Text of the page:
However, he does make several errors of analysis it is pertinent todemonstrate here. While Schmitt dislikes the bourgeoisie immensely, itis striking to note the degree to which his thesis on the power ofviolence as a singularity in which being is rediscovered is similar tothe argument of bourgeois artists (most pertinently the FuturistMarinetti, who embraced Italian Fascism) in favour of art for artssake. The problem in this argument is that there is nothing in violenceper se that makes it singular. As a series of ethnographies of war(Richard: 1996) have made clear: war follows cultural patterns and, farfrom being cleansing, can be banal and quite the opposite of aGrenzsituation. Schmitt’s eulogisation of law seems like the yearningsof a bourgeoisie after an authentic existence expressed in anexoticised Other.
Despite the fact that the state of exception and the violence/wararguments are separate, their structural similarity should make usaware that for Schmitt, an aestheticisation of politics (politics as apure sphere being equivalent to art for arts sake, or in Schmitt’sconcept of the state, the state is simply that which is for itself)underlies his entire political theory. Moreover, this aestheticisationis a facile one that is at odds with the nature of war and the natureof violence. Following from this, it becomes clear that the exceptionis not a ‘pure’ example of politics: in as much as it is the basis forpolitical order, it is bound up in, for instance, economics. ForSchmitt to claim that it is ‘pure’ requires the assumption that thestate precedes politics, a claim, as we see in the next section,Schmitt cannot sustain.
VI Hobbes and the Root of Liberalism
The fundamental theological dogma of the evilness of the world andman leads, just as does the distinction of friend and enemy, to acategorization of men and makes impossible the undifferentiatedoptimism of a universal conception of man (Schmitt: 1963:65)
Schmitt seeks to return to Thomas Hobbes. However, the Thomas Hobbes hesearches for is not the contractual Hobbes who allows citizens someelement of self-control. Rather, he returns to Hobbes as the theoristof the state of nature. It is here that Schmitt seeks to ground hisnotion of the political. Man is originally living in contingent, riskycircumstances, when any man around him could be his enemy: indeed, ishis enemy. Schmitt notes (ibid: 61) “all genuine political theoriespresuppose man to be evil, meaning dangerous and dynamic.” It is thisdangerous man that political theory must confront: a man without theillusions of democracy and self-improvement. He notes (ibid: 65) “forHobbes… the pessimistic conception of man is the elementarypresupposition of a specific system of political thought.”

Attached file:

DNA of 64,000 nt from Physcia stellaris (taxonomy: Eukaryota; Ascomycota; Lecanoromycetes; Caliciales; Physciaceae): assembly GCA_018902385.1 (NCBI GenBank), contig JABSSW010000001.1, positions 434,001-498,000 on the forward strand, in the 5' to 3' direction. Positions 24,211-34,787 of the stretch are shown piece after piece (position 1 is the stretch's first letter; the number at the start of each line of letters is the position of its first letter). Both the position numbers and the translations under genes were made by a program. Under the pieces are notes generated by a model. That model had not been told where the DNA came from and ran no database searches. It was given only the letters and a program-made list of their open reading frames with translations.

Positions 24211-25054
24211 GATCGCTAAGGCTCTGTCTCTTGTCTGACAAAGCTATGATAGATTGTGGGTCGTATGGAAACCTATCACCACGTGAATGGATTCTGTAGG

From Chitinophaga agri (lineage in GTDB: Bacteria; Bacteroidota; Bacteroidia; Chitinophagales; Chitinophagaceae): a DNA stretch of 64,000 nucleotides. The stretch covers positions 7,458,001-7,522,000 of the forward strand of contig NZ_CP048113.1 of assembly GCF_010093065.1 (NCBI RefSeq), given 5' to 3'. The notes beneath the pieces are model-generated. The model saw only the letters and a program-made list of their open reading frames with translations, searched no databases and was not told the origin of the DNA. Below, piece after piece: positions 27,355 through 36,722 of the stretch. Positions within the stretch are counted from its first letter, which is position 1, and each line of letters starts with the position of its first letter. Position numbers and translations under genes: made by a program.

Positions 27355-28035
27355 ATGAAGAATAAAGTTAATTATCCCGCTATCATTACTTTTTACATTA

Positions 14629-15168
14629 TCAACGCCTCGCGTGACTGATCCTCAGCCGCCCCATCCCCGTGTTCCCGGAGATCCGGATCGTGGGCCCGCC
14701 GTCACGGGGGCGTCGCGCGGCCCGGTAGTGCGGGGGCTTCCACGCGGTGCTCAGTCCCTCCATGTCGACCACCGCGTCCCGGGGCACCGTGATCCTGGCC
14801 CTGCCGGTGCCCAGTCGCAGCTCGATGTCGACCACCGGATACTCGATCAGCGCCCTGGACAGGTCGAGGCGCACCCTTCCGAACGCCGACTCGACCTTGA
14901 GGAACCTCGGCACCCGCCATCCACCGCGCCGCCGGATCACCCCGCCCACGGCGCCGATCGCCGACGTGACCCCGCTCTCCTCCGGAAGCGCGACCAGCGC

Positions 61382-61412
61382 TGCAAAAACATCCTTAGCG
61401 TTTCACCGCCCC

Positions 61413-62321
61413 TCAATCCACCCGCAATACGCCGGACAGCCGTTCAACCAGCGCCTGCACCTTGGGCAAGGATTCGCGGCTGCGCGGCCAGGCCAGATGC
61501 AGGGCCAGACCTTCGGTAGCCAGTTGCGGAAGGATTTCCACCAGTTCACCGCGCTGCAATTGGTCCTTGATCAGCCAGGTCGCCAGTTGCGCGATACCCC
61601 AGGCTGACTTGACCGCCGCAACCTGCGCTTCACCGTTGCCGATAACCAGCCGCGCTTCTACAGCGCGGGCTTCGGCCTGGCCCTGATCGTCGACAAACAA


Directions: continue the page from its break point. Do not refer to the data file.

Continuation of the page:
Because man always requires an enemy, it is this conception of manthat can only be assuaged by sovereignty powerful enough the give apublic enemy: to command obedience in return for protection. Toresurrect such a man in Hobbes, it is necessary to remove Hobbes fromhis later work, which ‘taints’ him. In this task, Schmitt performs someinteresting manoeuvres. Normally, Hobbes is criticised today in afacile way by those who argue that there is no state of nature; thatman always presupposes culture, exchange and reciprocity. Hobbes makesclear in a footnote (1997:312) that the state of nature did not need tohave occurred: it is a model for politics. Most interpret this to meanit is a model for human nature. However, Schmitt interprets the stateof nature as the state of sovereignty in some senses. Sovereignty isalso an exception that sublimates the category of friend: enemy ontothe national stage. As Schmitt notes of international politics(1963:69): “in it, states exist among themselves in a condition ofcontinual danger, and their acting subjects are evil for precisely thesame reasons as animals are stirred by their drives.”
What is faulty and interesting about Schmitt’s thesis is partly theextent to which it underlies all his other hypotheses. He argues thatpolitics presupposes the state. What this ignores is that there isalways already an encultured human, an encultured state. This is lessproblematic in Agamben’s formulation of Schmitt because he sees thisstate of sovereignty as reflecting the character of sovereignty itself:it does not require an original sovereignty, merely that the exceptionoccurs every time a sovereignty institutes itself. However, Schmittrequires that we begin from a point of enemy, and without this, thejustification for the total state begins to crumble.
The violence of the original friend: enemy distinction is similar tothe violence with which he wants to bring down democracy and allow mento realise their need for dictatorship. Indeed, he makes (1963:58) theexplicit statement: “the word struggle (Kampf) like the word enemy, isto be understood in its existential primordiality (seinsmässigeursprünglichkeit).” Thus, in the struggle for the nation in the time oftotal mobilisation, we find the true relationship of singularsovereignty and the enemy: friend distinction presents itself. AsSchmitt notes (ibid: 32) “to the enemy concept belongs the very presentpossibility of combat.”